Sekondi Accra

President Andry Rajoelina's government survived an attempted coup by a faction of the military on Novemeber 17, 2010. For a while, it was unclear whether the attack would succeed. It came during a referendum by which Rajoelina, a former mayor of Antanananarivo and disc jockey, was anticipating to claim greater legitimacy on his transitional government. Rajoelina himself came to power in a coup in 2009 with the support of protests which forced then President Marc Ravalomanana into exile. His party Haute Autorite de la Transition (HAT) has fairly broad public support and Rajoelina seemed set to claim endorsement from a 'yes' vote in the referendum. However, at least one of his opponents, former President Albert Zafy, appeared to support the coup against him.

International support to a return to constitutional rule is paramount. After Rajoelina withdrew from the Maputo-Addis Ababa deal negotiated with former presidents in 2009, donors did not rush to his support. Cognizant of the huge the risks for the Malagasy economy and the development advances made in recent years, they desired to bring it down slowly, continuing to release funds for previously approved programs.

By mid-2010 most of these facilities were already depleted and that is when Madagascar, the world's fourth-largest island, began to feel the residual effects of donars' refusal to approve new credits. The government's technocrats managed to sustain the basic stability of state finances and to provide core services. But the decrease in aid has delayed the development of new projects and threatens to undermine basic stability in the long term.

The textile industry, which employs more than 100,000 people in Antanananarivo, was weakened in January 2010 by the suspension of its priviledged access to the US market. Mass layoffs could endanger the living standards of many families and undermine support for Andry Rajoelina.

If the HAT can maintain positive momentum in the transisition process while also convincing some donors to continue their aid support, Madagascar may yet reach the planned mid-2011 date for elections envisaged by both the August 2010 inter-party agreement and a similar plan proposed by the Coordination Nationale des Organisations de la Societe Civile, an umbrella group of civil society organizations. Both plans helped to achieve successful legislative elections in March 2011 which will be followed by presidential elections in June 2011.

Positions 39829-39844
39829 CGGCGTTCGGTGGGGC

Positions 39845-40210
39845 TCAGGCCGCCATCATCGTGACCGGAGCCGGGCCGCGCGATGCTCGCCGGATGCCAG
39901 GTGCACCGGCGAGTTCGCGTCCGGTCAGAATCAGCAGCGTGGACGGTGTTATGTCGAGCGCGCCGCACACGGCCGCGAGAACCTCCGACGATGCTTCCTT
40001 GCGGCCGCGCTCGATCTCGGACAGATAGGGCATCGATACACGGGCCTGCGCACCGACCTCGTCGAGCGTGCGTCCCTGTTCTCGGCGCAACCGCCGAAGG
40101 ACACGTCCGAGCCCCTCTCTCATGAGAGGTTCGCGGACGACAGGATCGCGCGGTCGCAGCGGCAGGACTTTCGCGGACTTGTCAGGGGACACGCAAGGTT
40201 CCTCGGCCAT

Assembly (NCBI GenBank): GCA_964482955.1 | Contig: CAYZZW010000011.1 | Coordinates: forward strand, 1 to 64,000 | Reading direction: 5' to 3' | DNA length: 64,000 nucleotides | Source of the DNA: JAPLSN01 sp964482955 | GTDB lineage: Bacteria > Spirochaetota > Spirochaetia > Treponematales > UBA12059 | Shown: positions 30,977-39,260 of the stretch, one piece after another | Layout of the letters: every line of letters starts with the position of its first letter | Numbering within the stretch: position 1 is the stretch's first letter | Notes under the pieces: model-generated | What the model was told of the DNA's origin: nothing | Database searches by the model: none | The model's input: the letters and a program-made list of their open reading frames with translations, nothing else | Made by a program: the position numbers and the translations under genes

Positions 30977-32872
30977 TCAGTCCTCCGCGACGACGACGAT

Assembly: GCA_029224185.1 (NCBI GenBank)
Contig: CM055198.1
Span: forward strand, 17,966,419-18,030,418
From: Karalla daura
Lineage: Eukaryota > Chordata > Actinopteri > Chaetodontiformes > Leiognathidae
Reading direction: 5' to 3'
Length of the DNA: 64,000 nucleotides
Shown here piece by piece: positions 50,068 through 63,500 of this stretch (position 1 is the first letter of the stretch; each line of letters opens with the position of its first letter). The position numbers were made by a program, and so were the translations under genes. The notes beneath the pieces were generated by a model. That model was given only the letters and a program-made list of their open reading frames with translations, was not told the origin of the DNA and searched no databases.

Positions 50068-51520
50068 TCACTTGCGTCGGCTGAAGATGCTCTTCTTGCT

Rajoelina has pledged not to be a presidential candidate. France, accused by some Anglophone diplomats of supporting the HAT as a means of removing support for Rajoelina,persuaded Rajoelina that his best long term option was to stand aside in the hope of staging a victorious electorial return in four years. But will he have the same momentum and support that he seems to have now? Anyway, his decision not to run leaves the prospects for the 2011 poll completely open. The ousted former president Marc Ravalomanana remains a very contentious figure. The HAT has used court convictions in absentia to dissuade him from attempting to return to power.

Whoever wins will be confronted with a difficult task. Increased mineral production from Rio Tinto's "Ilmenite" mine at Taolagnaro and Sherritt's Ambatovy nickel project should increase the balance of payments. However, the economy remains weak and poverty is widespread. Two years of political instability have affected state finances and hurt the business sector. The International Monetary Fund (IMF) predicts that after a negative growth rate of 2% in 2010, economic growth will rebound in 2011 to 2.8%. The government expects inflation to remain at a level of close to 10% for the next year.

Finally, Madagascar - which separated from India 80 million to 100 million years ago before eventually settling off the southeastern coast of Africa - is in many ways an earth apart and a conservation hotspot. All that time in geographic isolation made the island a Darwinian playground, its animals and plants evolvong into forms utterly original. They include species as strang looking as the Pygmy Mouse Lemur - a chirping, palm-size mammal that may be the smallest primate on the planet - and as mysterious as the carnivorous Fossa, a catlike animal about thirty-inches long. Some 90% of the islands plants and 70 % of its animal are endemic, meaning they are found only in Madagascar and once they disappear, they are gone forever. Such losses seem far likelier because 80% of the islands vegetation has been cut down. A list of endangered species include the: Aye-Aye, Comet Moth, Conocephaline Katydid, Golden Mantella, Panther Chameleon, and Ploughshare Tortoise.


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Madagascar maintains an embassy in the United States at 2374 Massachusetts Avenue NW, Washington, DC 20008 (tel. 202-265-5525).
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